China in post-COVID Times: Internal Fault Lines have added to its Worries

It is not just the external challenges that China must face up to in the post-COVID times, the internal fault lines too have galvanized and become sharper. The recent arrest of Xu Zhangrun, a professor of law at Tsinghua University by Chinese authorities’ is one of the many dissenting voices that are confronting the Chinese Communist Party (CCP). Xu is accused of publishing a contentious political essays in which he criticized President Xi Jinping, labeled the CCP as totalitarian,and urged introspection to “turn wrongs to rights and return to the path pursuing a modern constitutional democracy and a people’s republic.”A few months earlier, in April, Ren Zhiqiang, the former Chinese property tycoon,was investigated for an anonymous articlebelieved to have ben authored by him. Apparently, the article denigrated the country’s leadership as a “clown with no clothes on who was still determined to play emperor.”These scathing criticisms aresome of the many issues of the current socio-political discontent in China.

At the time of the outbreak of COVID-19, President Xi Jinping had anticipated and prepared for a blitzkrieg of criticism from the western countries particular the US who he believed could foment unrest within China. He mobilized the Chinese diplomatic corps but they were not so sophisticated and were accused of “Wolf Diplomacy”.

President Xi Jinping was also acutely conscious of the internal criticism over the handling of the pandemic at home. The government set up a special law enforcement task forceto focus on maintaining social order and to contain risks at the city level. Thereafter, another group was set up to focus on political security. At their recent meeting, the group reiterated “protecting the safety of the political system” and that “safeguarding the regime’s security” should be the first priority.The officials vowed to take “strict precautions against and crackdown on activities including infiltration, subversion, terrorism, ethnic secession and extreme religious activities”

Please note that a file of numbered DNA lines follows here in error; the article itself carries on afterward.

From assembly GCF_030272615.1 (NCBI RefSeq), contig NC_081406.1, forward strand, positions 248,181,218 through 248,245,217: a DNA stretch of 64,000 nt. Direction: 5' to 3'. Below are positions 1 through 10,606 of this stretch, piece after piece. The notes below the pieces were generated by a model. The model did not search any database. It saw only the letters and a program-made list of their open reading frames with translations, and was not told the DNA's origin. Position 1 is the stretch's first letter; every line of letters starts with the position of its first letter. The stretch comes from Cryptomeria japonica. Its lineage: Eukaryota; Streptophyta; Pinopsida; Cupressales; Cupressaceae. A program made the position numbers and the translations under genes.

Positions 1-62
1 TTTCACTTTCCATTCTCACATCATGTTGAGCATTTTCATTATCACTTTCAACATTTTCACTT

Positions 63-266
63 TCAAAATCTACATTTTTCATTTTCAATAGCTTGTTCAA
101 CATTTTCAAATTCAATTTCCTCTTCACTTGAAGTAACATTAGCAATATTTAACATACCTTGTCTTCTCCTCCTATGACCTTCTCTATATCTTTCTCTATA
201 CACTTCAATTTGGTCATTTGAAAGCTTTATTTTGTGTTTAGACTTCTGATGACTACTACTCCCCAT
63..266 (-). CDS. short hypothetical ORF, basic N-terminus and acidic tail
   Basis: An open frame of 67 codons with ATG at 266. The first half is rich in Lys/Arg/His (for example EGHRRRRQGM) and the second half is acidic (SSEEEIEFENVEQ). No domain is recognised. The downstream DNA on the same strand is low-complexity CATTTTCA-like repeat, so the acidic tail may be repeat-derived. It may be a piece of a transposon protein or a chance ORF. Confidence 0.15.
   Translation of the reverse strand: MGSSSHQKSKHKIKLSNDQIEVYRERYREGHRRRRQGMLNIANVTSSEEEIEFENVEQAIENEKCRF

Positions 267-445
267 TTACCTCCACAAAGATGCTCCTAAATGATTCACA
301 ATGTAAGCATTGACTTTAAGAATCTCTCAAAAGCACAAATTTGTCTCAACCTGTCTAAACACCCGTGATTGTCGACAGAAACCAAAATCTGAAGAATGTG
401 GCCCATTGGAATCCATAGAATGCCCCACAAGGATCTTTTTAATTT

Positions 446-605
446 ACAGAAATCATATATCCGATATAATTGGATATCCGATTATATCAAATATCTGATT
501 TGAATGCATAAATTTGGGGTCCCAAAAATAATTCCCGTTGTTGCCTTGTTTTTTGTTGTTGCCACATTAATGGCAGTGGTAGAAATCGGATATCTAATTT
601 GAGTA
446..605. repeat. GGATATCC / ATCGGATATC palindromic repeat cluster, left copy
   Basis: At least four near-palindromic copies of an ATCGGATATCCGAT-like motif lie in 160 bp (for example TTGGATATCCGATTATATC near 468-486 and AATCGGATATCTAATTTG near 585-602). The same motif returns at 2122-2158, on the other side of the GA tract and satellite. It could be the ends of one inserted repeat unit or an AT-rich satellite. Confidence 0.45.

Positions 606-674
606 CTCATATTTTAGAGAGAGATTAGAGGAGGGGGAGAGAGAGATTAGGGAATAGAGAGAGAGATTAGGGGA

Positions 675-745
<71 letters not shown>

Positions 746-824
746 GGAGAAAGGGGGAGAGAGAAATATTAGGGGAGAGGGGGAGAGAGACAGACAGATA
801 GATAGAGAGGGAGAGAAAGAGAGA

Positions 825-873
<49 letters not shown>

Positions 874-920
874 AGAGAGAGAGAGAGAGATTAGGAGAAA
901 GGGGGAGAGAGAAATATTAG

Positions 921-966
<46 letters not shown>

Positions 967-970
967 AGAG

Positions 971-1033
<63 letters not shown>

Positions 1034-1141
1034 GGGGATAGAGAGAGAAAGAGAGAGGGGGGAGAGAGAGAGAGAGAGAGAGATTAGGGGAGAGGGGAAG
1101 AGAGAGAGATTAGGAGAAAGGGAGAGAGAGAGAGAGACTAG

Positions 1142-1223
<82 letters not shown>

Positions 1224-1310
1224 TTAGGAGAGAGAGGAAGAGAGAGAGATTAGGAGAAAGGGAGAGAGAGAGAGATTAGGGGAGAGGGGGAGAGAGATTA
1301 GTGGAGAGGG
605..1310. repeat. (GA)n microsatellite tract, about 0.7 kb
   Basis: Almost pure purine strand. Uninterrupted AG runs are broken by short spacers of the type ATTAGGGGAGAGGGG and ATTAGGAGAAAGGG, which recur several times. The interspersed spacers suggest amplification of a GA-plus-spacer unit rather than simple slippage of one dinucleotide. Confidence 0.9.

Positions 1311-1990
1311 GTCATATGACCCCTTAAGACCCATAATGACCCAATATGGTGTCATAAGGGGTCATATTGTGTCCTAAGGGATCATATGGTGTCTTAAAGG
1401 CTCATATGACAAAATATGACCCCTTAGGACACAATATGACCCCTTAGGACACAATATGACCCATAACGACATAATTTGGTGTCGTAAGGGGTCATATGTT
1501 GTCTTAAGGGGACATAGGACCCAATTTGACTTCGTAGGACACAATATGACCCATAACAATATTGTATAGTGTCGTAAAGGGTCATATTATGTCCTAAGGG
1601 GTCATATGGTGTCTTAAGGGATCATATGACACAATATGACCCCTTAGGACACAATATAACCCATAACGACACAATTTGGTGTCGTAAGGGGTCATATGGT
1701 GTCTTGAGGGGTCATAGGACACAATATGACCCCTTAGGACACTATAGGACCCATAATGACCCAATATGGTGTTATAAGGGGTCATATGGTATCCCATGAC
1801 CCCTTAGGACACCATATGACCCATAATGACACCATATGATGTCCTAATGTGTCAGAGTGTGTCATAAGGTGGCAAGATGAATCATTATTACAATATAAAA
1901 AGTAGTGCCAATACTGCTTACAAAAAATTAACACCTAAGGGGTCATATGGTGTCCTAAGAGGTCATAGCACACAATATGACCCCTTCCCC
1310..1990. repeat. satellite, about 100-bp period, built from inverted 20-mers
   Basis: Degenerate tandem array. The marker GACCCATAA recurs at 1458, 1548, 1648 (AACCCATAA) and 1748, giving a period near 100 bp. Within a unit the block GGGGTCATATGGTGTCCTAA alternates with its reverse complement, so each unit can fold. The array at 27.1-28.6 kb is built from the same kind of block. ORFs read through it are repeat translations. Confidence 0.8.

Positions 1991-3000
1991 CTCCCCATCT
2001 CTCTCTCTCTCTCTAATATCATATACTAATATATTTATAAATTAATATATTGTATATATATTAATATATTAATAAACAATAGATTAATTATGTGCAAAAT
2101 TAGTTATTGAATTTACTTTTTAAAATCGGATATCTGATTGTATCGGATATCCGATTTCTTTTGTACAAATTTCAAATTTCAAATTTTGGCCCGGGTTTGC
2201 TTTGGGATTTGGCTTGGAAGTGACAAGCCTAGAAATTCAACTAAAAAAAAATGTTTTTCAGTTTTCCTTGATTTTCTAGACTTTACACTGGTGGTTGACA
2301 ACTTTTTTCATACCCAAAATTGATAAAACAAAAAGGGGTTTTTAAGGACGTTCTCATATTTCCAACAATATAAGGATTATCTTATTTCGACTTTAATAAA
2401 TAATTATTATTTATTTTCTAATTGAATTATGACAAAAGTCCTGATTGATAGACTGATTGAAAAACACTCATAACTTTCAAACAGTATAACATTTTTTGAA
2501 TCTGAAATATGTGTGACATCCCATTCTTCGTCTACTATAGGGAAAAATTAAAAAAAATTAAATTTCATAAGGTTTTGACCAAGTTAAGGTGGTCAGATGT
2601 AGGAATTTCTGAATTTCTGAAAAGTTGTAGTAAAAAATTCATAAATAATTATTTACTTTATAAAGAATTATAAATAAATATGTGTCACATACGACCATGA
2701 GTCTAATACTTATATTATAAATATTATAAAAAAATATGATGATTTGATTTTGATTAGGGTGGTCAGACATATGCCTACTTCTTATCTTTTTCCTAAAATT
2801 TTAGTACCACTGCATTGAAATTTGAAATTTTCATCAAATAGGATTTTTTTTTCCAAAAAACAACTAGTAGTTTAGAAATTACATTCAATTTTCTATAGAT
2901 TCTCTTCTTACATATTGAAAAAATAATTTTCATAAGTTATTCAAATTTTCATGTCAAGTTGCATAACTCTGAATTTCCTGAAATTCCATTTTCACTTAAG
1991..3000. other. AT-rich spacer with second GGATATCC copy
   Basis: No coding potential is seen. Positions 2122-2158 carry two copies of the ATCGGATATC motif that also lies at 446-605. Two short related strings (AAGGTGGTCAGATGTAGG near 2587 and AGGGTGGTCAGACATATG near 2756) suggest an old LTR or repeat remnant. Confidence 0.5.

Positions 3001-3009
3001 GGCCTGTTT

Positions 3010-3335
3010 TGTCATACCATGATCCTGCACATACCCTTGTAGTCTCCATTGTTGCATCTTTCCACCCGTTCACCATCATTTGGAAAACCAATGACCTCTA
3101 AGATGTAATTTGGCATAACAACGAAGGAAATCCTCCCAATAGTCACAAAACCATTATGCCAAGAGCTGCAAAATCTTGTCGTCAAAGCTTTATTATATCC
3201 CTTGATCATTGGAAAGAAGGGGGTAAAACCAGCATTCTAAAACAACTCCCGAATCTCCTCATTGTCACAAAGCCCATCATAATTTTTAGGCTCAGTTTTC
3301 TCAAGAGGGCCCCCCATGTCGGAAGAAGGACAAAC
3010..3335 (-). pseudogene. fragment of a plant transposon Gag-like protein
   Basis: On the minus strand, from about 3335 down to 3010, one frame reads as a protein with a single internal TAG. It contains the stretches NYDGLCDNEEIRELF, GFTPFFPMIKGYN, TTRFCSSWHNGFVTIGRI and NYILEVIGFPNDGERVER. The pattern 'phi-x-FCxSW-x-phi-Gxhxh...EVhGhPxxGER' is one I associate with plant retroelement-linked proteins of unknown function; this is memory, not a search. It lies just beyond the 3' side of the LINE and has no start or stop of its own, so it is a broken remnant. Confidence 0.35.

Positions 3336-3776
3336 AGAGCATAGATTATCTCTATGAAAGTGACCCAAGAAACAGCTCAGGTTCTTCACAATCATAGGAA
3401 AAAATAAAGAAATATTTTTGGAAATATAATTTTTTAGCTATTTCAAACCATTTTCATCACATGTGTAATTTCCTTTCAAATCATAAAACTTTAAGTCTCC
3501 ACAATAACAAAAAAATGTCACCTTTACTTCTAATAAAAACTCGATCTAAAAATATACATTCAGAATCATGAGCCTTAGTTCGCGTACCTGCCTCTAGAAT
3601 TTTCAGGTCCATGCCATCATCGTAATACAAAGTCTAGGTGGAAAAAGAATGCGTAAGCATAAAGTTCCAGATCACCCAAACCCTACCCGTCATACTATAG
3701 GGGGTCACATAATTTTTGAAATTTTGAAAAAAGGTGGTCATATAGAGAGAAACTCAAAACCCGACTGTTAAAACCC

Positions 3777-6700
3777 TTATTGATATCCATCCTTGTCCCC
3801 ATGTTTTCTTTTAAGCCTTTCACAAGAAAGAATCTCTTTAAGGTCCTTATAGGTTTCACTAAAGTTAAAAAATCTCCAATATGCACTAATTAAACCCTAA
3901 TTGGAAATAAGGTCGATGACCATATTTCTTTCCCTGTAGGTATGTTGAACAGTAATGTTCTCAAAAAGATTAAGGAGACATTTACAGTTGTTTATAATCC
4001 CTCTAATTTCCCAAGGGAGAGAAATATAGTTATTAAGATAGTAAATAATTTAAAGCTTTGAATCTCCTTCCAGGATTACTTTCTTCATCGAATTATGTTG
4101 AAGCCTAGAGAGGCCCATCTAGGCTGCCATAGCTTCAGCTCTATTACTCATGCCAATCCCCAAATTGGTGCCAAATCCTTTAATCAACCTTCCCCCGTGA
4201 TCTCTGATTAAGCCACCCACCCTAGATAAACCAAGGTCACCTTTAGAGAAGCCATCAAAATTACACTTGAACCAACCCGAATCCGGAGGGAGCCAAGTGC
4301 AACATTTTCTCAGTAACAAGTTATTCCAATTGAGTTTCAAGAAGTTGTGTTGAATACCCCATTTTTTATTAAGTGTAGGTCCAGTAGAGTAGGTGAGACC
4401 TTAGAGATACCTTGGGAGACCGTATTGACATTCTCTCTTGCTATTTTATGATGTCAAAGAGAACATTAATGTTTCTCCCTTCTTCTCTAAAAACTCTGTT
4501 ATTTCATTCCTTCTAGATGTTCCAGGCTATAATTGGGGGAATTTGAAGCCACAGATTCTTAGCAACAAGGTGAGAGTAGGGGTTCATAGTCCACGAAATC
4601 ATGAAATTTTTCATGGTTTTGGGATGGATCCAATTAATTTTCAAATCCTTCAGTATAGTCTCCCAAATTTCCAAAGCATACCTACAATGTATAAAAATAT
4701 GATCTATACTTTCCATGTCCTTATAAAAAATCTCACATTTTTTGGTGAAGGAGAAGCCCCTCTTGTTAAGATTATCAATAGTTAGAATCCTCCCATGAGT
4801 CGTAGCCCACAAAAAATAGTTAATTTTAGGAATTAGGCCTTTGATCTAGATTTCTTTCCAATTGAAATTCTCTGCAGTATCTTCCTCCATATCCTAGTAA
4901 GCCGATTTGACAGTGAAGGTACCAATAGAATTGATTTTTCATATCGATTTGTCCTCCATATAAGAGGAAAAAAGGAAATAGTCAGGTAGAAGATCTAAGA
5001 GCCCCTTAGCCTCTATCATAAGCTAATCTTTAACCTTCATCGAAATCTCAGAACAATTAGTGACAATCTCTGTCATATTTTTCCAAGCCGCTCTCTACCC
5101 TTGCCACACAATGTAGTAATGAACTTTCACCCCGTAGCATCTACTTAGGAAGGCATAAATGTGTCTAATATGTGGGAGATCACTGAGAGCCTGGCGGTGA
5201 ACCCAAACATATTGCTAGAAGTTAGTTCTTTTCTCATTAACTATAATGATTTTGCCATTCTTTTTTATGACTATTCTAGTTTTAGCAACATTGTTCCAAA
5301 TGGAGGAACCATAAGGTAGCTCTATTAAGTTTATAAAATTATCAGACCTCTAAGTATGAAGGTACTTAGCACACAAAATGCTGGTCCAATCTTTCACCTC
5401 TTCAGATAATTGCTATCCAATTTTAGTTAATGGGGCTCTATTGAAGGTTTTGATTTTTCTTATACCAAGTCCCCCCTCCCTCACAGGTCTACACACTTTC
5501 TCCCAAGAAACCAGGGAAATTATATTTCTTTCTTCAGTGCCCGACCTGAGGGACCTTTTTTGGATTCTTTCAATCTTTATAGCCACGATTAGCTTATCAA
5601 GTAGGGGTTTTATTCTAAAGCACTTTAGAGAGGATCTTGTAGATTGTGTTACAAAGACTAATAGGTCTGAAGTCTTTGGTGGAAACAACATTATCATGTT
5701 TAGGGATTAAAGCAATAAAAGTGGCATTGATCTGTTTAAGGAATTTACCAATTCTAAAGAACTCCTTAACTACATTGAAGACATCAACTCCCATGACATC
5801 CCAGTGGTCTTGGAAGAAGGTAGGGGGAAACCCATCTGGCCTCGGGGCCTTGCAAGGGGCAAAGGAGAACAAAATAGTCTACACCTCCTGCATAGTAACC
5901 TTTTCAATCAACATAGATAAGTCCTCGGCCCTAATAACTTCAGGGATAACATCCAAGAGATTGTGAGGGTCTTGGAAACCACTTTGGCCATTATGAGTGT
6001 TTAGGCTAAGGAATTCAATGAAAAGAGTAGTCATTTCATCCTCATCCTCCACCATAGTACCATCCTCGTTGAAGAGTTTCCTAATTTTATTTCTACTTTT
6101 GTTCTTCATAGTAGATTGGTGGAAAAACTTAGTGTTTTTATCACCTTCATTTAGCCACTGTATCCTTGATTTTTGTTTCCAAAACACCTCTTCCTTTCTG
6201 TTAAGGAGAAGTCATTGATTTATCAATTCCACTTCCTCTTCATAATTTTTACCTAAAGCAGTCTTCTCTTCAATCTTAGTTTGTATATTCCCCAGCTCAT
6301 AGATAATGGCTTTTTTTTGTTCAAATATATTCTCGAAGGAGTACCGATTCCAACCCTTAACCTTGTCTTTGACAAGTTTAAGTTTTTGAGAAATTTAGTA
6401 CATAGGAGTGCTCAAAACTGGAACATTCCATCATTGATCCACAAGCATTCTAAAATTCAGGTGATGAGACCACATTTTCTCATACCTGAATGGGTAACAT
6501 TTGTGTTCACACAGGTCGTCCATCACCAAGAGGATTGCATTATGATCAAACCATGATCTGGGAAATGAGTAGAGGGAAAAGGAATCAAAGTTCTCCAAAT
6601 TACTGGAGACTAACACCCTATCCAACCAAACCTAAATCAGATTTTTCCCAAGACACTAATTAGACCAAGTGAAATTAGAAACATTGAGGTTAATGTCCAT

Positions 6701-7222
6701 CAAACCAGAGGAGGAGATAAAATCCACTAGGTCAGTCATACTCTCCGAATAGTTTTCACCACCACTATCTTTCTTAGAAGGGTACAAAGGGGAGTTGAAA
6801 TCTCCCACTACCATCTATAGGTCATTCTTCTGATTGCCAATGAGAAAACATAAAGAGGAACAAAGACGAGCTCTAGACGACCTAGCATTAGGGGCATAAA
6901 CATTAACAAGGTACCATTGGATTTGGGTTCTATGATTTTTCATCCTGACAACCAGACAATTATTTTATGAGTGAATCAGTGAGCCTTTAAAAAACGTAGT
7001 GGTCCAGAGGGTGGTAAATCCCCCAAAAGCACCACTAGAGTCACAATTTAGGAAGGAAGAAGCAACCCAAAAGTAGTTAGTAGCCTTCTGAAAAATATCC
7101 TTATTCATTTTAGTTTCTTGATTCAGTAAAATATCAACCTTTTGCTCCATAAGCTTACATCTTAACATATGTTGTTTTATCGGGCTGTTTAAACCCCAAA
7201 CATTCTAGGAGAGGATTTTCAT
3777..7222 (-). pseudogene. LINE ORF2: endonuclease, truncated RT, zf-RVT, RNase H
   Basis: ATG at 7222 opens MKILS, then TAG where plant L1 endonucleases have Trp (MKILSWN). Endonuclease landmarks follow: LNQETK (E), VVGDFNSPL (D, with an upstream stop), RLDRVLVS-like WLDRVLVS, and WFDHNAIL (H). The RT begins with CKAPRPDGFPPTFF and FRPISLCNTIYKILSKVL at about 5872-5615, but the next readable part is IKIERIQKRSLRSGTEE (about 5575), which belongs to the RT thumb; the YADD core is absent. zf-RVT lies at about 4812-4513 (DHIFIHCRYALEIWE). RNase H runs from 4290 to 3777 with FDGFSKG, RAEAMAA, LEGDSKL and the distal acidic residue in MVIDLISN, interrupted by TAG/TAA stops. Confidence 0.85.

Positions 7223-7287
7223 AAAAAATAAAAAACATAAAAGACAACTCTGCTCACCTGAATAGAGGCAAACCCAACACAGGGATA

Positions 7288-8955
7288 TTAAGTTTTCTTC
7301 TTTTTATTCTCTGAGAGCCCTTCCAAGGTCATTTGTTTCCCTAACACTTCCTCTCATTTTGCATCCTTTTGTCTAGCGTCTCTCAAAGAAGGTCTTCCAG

Perhaps the most potent tool in the armoury of the Chinese Communist Party to keep an eye on the Chinese people isthrough surveillance networks.The Chinese national surveillance system is known to be highly intrusive and helps the government in ‘social control’by monitoring mobile devices, social media accounts, travel itineraries and even when they go to stores to purchase groceries. Apparently there are nearly 200 million security cameras installed across the country and eight out of the top 10 cities in the world which are most-surveilled are in China. Alibaba and Tencent, the Chinese technology giants have developed a software to enable tracking people and Mobile Apps such as WeChat and Alipay continuously track people as also identify who were in their close proximity of or traveling with. This mechanism served a double edged sword and a sure way to not only track people to prevent the spread of COVID-19 as also to keep a close watch on those suspected of fermenting social unrest.

While the integration of cameras with 4IR technologies such as Artificial Intelligence has helped China to manage the pandemic, it used these sophisticated and intrusive technologies to further clamp down on civil liberties particularly in regions on its periphery.